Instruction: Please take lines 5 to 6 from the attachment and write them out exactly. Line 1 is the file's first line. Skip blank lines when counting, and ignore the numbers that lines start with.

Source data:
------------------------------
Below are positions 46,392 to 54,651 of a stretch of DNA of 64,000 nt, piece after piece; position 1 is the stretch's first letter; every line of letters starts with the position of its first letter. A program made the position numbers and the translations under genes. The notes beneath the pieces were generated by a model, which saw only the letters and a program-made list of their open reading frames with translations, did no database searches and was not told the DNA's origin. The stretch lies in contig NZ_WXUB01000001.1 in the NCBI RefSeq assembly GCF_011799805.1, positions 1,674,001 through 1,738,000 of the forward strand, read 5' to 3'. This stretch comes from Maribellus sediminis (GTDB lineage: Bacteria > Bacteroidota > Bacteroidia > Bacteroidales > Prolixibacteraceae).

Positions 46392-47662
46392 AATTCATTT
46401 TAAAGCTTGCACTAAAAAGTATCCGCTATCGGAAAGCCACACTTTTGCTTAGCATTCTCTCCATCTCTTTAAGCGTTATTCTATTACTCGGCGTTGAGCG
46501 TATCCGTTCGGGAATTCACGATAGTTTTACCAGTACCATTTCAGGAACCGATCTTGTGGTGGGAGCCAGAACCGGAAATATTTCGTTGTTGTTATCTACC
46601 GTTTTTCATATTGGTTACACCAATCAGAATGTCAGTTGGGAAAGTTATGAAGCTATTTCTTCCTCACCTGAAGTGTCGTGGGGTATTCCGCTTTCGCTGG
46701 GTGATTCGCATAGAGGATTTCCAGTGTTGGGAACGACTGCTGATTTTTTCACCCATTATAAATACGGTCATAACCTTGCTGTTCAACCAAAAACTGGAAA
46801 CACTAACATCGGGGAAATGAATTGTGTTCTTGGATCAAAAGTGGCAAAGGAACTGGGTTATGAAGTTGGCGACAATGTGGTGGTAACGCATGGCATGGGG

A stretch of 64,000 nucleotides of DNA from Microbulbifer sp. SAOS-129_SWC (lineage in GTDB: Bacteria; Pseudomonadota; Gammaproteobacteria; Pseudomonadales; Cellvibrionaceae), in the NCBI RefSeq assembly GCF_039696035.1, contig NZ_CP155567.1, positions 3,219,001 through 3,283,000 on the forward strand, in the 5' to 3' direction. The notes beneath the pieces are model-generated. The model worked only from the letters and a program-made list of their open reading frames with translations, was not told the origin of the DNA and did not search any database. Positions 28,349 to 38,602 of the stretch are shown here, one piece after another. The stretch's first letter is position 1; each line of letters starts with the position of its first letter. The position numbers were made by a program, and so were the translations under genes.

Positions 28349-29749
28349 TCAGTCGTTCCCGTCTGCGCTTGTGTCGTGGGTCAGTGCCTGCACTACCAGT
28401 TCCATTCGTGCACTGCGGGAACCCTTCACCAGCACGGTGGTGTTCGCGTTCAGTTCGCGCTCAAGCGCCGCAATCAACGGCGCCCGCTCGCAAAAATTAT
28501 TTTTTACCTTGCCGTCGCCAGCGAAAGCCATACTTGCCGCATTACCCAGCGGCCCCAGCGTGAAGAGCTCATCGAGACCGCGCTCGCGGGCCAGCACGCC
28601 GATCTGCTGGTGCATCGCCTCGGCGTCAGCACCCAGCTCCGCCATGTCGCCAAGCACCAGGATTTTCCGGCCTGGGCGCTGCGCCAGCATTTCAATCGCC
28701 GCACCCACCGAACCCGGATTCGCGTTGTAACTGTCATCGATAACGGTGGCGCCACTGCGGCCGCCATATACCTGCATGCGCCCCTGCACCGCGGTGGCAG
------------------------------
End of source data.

46501 TATCCGTTCGGGAATTCACGATAGTTTTACCAGTACCATTTCAGGAACCGATCTTGTGGTGGGAGCCAGAACCGGAAATATTTCGTTGTTGTTATCTACC
46601 GTTTTTCATATTGGTTACACCAATCAGAATGTCAGTTGGGAAAGTTATGAAGCTATTTCTTCCTCACCTGAAGTGTCGTGGGGTATTCCGCTTTCGCTGG